Proposal: a consistent mount interface

Maciej Stachowiak (
Tue, 26 Nov 1996 06:51:01 EST

Examining the kernel code for the various filesystems as well as the
code for the standard mount utilitites, I have found what I think is a
potentially annoying problem. The vast majority of linux filesystems
have a standardized format for mount options, which is essentially a
comma-separated list of entries of the form 'option' or
'option=value'. The glaring exception is network filesystems which
take a variety of structures. Thus, the standard linux mount program
can deal with most non-networked filesystems directly, but network
filesystems must either be special-cased by the standard mount, as is
the case with nfs, or have special mount programs of their own, as is
the case which smbfs and ncpfs. Both approaches have disadvantages. It
is obviously impractical and foolish to have to add a special case to
the mount program any time someone comes up with a new filesystem that
wants an unusual mount structure. On the other hand, if the standard
mount program can't handle it, then you can't put it in your
/etc/fstab file, and /etc/fstab is a very useful abstraction for
reasons I'm sure I don't need to go into. Here are two proposed

1) Have every filesystem in the kernel take a string of options in the
[option[=value](,option[=value])*] format as the data argument to
mount, rather than custom structures. Then a standard mount program
would work for all file systems without having to special-case
anything. Any information that you may want to pass to a filesystem at
mount time can almost certainly be passed to the kernel in this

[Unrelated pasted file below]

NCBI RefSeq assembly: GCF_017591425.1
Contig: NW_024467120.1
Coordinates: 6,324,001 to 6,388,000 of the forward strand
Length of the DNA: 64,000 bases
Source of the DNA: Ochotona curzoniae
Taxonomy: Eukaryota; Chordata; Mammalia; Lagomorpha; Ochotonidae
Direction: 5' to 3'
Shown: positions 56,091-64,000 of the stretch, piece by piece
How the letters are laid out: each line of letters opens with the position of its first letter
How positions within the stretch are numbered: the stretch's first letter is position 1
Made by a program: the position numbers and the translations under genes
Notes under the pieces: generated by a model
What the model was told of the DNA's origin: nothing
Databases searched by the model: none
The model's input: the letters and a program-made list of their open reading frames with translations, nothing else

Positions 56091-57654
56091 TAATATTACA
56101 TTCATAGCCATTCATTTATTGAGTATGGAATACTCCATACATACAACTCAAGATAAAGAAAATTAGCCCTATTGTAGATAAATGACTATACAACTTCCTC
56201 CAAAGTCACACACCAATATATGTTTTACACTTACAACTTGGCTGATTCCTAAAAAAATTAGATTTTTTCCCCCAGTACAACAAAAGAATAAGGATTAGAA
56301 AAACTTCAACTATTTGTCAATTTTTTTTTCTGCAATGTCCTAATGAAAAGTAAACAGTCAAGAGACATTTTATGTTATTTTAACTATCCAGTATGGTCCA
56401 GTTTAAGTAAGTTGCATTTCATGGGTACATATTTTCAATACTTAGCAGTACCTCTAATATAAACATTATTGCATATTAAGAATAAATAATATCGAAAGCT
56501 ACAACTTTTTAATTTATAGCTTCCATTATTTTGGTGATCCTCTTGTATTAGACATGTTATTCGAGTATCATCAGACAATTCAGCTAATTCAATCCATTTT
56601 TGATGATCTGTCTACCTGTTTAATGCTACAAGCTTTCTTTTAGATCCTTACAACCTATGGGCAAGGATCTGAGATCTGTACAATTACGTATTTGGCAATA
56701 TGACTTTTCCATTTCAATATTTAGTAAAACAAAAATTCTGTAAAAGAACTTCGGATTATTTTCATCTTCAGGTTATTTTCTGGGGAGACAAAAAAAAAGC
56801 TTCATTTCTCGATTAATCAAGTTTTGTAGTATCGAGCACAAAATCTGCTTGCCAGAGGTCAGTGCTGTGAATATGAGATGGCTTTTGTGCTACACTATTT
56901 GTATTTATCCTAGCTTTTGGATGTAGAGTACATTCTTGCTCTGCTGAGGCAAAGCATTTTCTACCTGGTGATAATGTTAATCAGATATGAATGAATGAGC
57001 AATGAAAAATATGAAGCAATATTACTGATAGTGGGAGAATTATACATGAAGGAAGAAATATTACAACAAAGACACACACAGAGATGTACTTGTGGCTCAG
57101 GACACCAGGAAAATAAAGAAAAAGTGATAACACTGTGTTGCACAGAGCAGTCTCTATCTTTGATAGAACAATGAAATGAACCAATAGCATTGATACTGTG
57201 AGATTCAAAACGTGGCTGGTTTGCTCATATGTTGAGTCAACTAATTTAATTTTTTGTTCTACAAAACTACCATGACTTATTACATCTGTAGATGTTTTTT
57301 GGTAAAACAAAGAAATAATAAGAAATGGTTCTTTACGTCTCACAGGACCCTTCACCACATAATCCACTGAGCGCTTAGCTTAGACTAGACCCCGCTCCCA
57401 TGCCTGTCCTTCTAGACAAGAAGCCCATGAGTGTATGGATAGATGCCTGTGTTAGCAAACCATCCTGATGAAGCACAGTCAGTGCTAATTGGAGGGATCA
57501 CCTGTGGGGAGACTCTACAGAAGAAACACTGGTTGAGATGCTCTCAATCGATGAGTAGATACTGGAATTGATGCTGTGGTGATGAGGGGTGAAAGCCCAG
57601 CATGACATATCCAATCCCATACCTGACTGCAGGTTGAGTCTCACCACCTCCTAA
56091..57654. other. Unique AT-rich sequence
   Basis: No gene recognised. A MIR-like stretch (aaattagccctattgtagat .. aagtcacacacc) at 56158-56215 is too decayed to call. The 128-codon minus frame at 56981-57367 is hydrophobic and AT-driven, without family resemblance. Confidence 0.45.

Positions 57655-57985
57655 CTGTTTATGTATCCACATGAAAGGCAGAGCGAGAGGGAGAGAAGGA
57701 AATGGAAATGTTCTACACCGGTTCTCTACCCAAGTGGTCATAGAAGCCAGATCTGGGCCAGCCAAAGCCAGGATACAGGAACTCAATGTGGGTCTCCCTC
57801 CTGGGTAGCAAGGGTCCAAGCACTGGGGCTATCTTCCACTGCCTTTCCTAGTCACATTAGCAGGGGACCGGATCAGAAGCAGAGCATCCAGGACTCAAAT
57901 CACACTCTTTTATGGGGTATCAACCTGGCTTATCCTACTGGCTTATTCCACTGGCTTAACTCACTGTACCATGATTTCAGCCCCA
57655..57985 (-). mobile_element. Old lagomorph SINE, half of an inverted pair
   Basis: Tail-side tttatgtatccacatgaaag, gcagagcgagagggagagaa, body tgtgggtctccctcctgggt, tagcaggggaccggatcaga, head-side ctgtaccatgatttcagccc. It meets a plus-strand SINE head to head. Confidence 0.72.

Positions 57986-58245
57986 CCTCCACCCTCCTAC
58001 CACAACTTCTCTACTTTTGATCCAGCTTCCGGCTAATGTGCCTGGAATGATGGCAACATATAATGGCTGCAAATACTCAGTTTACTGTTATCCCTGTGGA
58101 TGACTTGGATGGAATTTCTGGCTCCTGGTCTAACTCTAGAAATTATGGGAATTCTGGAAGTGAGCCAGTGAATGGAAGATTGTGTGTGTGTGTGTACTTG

2) Do it like BSD: let every filesystem type take options in whatever
format it wants, and have a corresponding mount_fstype program for
each type. Then mount could simply be a wrapper that would invoke the
correct mount_fstype (or perhaps mount.fstype to go with the naming
convention for the various fsck programs). This would allow for
filesystems that need all sorts of odd things done at runtime, such as
have a particular daemon invoked or have parts of the mount data
structure that can only be generated at mount time.

The second solution is not, strictly speaking, a kernel
issue. However, I bring it up in this forum anyway, since special
mount programs would probably be written by the same people who write
kernel filesystems.

I personally like the first solution better, since it is much simpler.
Since mount(2) is linux-specific anyway, the last argument could
even be changed from void *data to char *data or something like that.

However, the second solution does have some advantages. Here they are,
along with my objections to them. First, it allows arbitrary
interesting things to be done in user space at mount time. However,
using kerneld, this can be achieved anyway. Second, if each fs type
had its own mount.fstype program, its mount options would be
documented in a separate man page. However, this really should be done
anyway, say in section 5 of the manual, or perhaps section 9. Finally,
sepcial-purpose mount programs allow you to pass a struct to the
kernel with all the options neatly aranged and with no need to parse
them. But I haven't seen any mount options where parsing would be
prohibitively expensive.

So what do people think?

- Maciej Stachowiak